Once you find out that your acoustic guitar needs to be set up, it’s time to start the process. But, how to do it?
Well, the set up isn’t always a tricky process, but yes, it needs the right knowledge, attentiveness and it can be time consuming. If you are new to setting up acoustic guitars, keep reading this guide and guitar setup will become easier for you.
Adjust The Truss Rod
The truss rod is a slim steel rod embedded in the neck of most acoustic and electric guitars. The job of this rod is to maintain a stable position of the neck, despite the high tension due to steel strings.
Sometimes due to changing moisture, and sometimes due to different playing preferences, one may need to adjust the truss rod on their acoustic guitar.
As you move forward to do the same, you must learn the following characteristics of truss rods:
When the truss rod is too tight, the tension is high and the guitar develops an up-bow. As a result, the distance between the strings and the fretboard reduces and you may hear a buzzing sound while playing.
When the truss rod is loose, the string tension is low and the guitar develops a back-bow which makes the action higher. A guitar with high action can be highly uncomfortable to play.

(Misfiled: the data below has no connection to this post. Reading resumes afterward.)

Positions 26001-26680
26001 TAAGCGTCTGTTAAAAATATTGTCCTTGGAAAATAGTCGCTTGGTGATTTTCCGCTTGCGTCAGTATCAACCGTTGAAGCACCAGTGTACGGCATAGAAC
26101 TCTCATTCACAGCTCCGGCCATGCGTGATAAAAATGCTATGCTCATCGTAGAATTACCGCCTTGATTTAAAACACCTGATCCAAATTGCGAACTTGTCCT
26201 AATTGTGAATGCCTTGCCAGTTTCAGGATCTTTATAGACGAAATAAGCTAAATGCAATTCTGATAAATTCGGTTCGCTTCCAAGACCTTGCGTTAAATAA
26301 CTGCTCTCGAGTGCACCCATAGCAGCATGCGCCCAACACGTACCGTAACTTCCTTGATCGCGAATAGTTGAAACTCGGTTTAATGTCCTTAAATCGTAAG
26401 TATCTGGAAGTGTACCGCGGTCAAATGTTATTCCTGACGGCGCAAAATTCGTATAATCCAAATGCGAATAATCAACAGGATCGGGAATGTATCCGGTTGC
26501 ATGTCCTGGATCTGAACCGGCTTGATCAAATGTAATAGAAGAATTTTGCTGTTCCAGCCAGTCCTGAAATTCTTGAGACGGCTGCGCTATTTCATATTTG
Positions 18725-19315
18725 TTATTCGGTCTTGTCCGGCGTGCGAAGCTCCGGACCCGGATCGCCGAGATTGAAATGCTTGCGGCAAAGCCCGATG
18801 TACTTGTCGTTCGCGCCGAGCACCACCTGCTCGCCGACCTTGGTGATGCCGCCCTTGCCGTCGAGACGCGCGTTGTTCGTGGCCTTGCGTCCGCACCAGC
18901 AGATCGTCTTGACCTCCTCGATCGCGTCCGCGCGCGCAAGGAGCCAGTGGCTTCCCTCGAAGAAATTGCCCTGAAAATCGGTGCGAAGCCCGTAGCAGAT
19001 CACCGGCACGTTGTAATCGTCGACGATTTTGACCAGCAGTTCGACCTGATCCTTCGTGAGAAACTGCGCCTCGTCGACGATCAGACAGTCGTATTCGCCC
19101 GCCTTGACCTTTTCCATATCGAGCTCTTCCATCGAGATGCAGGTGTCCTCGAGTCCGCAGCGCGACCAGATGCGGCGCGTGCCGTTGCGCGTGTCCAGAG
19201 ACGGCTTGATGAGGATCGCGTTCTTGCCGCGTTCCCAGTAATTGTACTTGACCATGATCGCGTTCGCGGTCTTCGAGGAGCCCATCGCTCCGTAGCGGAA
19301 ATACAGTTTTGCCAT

There are two types of adjustable truss rods: One-way (single action) truss rods: These are the truss rods that straighten the neck to remove tension and up-bow.
Two-way (double action) truss rods: These truss rods straighten the guitar against an up-bow and a back-bow too. This allows players to flatten the fretboard more accurately.
Moving further, let’s have a look at the set of tools you’re going to need to setup acoustic guitar:
Tapered Feeler Gauge Set
Pliers or string cutter
Truss rod wrench (0.5 mm Allan key/wrench)
the following steps will guide you to adjust the truss rod on your acoustic guitar:
Step 1: Find out the problem - As we said earlier, the need for adjusting the truss rod arises in two cases — when the guitar has an up-bow (hump) or a back-bow (bow). Before you pull out the wrench, make sure to know whether your guitar has a back-bow or an up-bow.
For this, start with sighting the neck. What you’ll need to do is place your guitar on your lap in the playing position, and put the capo on the first fret.
After this, fret the low-E at the point where the neck joins the body. Now note the distance between the top of the sixth fret and the bottom of the low-E string. Ideally, the distance should be around 0.10”. You can measure it with the precision ruler.